In the last roundup of 2018, SEC Chairman Jay Clayton spoke with members of the Investor Advisory Committee late last week on a variety of issues affecting the middle market, including how to expand the number of accredited investors–especially for professionals in the retail sector. On the heels of the Federal Reserve’s interest rate hike Wednesday, the U.S. Treasury’s Financial Stability Oversight Council published its annual report, which recommends the SEC monitor data reporting rules to allow FSOC to assess whether private equity funds may pose financial stability risk. Lastly, the U.S. House of Representatives passed a spending package Thursday that includes funding for President Trump’s border wall funding to avoid a government shutdown. The funding legislation now moves on to the Senate, which is expected to vote Friday or face a shutdown at midnight.
SEC Chairman Clayton Talks Accredited Investors, Private Capital and ESG with the SEC’s Investor Advisory Committee
During the Securities and Exchange Commission’s most recent meeting on Dec. 13, Chairman Jay Clayton provided remarks on a variety of issues that are important to the middle market.
When it came to expanding the pool of accredited investors, Clayton described the current system as an “income and a wealth-based test” with a need for improvement. “If you don’t meet the thresholds, you can’t play, if you meet the threshold, you can lose all your money,” the chairman said.
While rejecting reports he would unilaterally reduce the threshold, Clayton said he wanted to see more retail professionals participate in a way they would not be taking on such a “stark” risk. “It’s a difficult nut to crack, but it’s one we’ve got to explore,” he said.
One way to do that, IAC members suggested, is to develop a third-party verification system for accredited investor determinations with definitions and approaches that would make the accreditation process less binary. Clayton called this suggestion “very good” for small business capital formation and noted the SEC would continue to look further into it.
Discussion then briefly turned to the positive impact private capital had in the post-2008 economic recovery. “The nimble nature of our private capital markets is universally accepted by central bankers as one of the reasons why, coming out of 2009, the U.S. economy performed better than comparable economies,” Clayton said.
Lengthy discussion on environmental, social, and governance criteria concluded the meeting. Clayton said the SEC is seeing more issuers in the marketplace disclose ESG information and more requests for ESG information by investors. Reporting standards are provided by third-parties but Clayton said issuers shouldn’t be required to follow them in order to comply with SEC rules.
Clayton made the statement, “Each company, and each sector, has its own circumstances, which may or may not fit within a standard framework … From my perspective, what is important … is that investors have full and fair disclosure of the material facts about the investment strategy their fiduciary is following so that they are in a position to make an informed choice about that investment advisor.”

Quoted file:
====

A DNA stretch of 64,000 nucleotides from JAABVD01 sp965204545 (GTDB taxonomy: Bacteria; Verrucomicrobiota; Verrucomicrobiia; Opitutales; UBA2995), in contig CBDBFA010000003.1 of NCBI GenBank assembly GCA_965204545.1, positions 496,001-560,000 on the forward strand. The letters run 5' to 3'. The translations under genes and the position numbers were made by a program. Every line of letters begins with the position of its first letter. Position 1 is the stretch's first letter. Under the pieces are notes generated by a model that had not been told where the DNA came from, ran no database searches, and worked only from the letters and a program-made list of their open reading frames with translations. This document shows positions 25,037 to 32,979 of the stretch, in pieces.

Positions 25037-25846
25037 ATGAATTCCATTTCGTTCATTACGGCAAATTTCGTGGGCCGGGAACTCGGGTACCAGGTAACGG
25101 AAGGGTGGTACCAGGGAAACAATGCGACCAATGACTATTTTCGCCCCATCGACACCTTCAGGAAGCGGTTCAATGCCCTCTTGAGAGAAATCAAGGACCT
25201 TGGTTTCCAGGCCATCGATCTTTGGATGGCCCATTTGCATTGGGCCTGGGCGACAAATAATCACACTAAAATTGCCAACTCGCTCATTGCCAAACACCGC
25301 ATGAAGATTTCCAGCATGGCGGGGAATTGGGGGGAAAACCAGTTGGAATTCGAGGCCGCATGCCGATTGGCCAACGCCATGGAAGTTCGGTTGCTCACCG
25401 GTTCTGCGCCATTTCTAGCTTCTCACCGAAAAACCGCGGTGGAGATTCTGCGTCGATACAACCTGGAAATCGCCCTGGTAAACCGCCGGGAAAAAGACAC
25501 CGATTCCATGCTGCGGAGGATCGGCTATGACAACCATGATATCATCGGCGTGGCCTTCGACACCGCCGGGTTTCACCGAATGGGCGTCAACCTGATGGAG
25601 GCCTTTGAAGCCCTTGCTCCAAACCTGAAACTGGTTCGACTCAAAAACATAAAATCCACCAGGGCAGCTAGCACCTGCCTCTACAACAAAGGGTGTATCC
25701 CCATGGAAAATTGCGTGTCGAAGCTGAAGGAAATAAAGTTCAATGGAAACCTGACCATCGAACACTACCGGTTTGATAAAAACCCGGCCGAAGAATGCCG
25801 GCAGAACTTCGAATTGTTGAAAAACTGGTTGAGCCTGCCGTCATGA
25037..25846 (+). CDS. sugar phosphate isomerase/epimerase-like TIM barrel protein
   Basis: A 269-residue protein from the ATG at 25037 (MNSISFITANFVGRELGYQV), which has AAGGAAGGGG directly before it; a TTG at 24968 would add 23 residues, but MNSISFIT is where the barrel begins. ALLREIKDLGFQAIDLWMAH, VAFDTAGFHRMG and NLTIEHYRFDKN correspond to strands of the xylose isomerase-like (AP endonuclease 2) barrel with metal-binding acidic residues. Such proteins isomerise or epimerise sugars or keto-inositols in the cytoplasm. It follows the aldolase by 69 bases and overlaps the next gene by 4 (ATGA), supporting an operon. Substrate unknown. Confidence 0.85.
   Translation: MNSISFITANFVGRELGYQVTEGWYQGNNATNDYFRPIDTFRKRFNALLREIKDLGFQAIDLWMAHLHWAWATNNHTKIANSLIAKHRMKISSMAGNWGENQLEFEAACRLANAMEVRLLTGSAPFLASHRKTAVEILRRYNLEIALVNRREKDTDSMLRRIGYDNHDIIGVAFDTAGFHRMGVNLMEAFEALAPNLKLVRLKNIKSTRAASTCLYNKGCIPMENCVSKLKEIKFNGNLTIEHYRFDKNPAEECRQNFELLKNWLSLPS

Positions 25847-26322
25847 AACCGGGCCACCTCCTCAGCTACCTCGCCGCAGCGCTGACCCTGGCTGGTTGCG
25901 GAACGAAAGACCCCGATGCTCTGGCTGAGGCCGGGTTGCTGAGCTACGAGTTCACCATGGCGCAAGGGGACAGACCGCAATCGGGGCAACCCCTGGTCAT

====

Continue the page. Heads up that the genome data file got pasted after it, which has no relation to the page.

Given the SEC’s focus on these issues, it is critical that ACG remains actively engaged to ensure the voice of the middle market is a strong part of the ongoing policy dialogue.
FSOC Releases 2018 Annual Report
Amidst a rate hike by the Federal Reserve, the Financial Stability Oversight Council released its annual report this week.
The report, which is required by the Dodd-Frank Act, includes activities of the FSOC, significant financial market and regulatory developments, potential emerging threats to the financial stability of the United States, and a series of recommendations.
Although the report includes a section entitled, “Asset Management Products and Activities,” which focuses on private funds and the private equity industry, the report does not specifically call for increased private equity regulation nor does it make much mention of private funds. However, the report notes the FSOC wants to ensure there is adequate information to assess risks in the asset management industry. To do this, the report recommends that the SEC monitor data reporting rules to allow FSOC to assess whether private equity funds may pose financial stability risk.
The Council, created by the Dodd-Frank Act, consists of ten voting members and five non-voting members consisting of federal financial regulators, state regulators, and an insurance expert appointed by the President.
House Votes to Approve FY19 Spending Package
At the end of the day on Thursday, the U.S. House of Representatives approved along party lines its FY19 spending package in a vote of 217-185. It included $5.7 billion in border wall funding, a sticking point for President Trump’s willingness to sign the bill, as well as $8 billion in disaster relief funding.
The Senate is scheduled to convene on Friday, but it is not clear what Senate Democrats will ultimately decide to do given the changing dynamics. Funding legislation is needed by midnight Friday to avoid a lapse and partial shutdown for approximately 25% of government operations.
Interested in public policy issues that affect the middle market? Email Maria Wolvin, senior counsel and vice president of public policy, at email@example.com to sign up for ACG’s Public Policy Interest Group and be the first to hear about relevant congressional, regulatory and policy-related developments.
Maria Wolvin is ACG Global’s vice president and senior counsel, public policy.
Ben Marsico is ACG Global’s manager of legislative and regulatory affairs.